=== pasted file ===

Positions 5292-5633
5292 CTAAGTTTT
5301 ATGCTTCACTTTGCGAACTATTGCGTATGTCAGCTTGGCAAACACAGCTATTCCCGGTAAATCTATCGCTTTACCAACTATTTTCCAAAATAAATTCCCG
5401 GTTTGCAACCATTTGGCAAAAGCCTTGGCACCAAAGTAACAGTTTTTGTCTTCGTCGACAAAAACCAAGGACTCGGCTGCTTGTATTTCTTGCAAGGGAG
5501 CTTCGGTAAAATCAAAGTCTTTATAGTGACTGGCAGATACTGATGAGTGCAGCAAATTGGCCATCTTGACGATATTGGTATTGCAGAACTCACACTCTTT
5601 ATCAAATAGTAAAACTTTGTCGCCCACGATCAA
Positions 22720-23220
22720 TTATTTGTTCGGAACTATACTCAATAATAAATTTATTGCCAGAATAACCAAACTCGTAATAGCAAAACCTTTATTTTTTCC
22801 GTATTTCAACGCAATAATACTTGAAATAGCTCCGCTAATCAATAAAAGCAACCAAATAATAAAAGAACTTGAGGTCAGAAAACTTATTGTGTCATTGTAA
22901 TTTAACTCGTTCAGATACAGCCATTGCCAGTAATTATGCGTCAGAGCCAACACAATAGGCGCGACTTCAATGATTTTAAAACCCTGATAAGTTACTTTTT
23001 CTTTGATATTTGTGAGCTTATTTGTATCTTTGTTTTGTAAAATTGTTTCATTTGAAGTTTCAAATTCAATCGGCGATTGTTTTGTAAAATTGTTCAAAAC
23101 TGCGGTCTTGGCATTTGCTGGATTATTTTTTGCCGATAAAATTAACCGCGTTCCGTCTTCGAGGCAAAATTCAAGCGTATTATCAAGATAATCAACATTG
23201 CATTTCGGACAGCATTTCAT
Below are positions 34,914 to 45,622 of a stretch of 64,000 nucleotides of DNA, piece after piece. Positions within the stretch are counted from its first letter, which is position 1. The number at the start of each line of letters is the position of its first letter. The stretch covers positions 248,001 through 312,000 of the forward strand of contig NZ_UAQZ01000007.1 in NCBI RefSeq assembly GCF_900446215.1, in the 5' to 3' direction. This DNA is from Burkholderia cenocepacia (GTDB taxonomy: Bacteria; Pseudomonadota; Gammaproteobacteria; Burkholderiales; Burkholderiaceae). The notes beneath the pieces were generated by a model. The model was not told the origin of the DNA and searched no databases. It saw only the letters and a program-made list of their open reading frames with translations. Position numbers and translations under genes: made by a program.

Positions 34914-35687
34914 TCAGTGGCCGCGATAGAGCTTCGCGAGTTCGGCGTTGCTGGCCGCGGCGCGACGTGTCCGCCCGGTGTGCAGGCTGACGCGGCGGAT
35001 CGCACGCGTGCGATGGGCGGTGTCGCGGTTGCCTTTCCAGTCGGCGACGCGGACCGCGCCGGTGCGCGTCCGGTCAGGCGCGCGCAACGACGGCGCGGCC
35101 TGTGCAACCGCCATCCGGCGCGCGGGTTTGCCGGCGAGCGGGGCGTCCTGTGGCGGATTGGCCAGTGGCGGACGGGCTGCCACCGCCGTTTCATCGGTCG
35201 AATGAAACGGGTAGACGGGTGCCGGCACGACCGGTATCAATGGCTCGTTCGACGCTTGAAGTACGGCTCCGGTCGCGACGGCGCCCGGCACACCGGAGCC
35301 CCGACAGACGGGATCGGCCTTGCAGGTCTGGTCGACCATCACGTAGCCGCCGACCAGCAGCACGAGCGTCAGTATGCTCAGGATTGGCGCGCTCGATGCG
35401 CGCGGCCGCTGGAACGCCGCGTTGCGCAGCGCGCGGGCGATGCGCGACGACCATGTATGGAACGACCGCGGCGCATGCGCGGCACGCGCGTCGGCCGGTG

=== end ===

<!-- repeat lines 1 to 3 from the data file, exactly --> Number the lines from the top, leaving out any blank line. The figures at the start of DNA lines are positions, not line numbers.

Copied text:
Positions 5292-5633
5292 CTAAGTTTT
5301 ATGCTTCACTTTGCGAACTATTGCGTATGTCAGCTTGGCAAACACAGCTATTCCCGGTAAATCTATCGCTTTACCAACTATTTTCCAAAATAAATTCCCG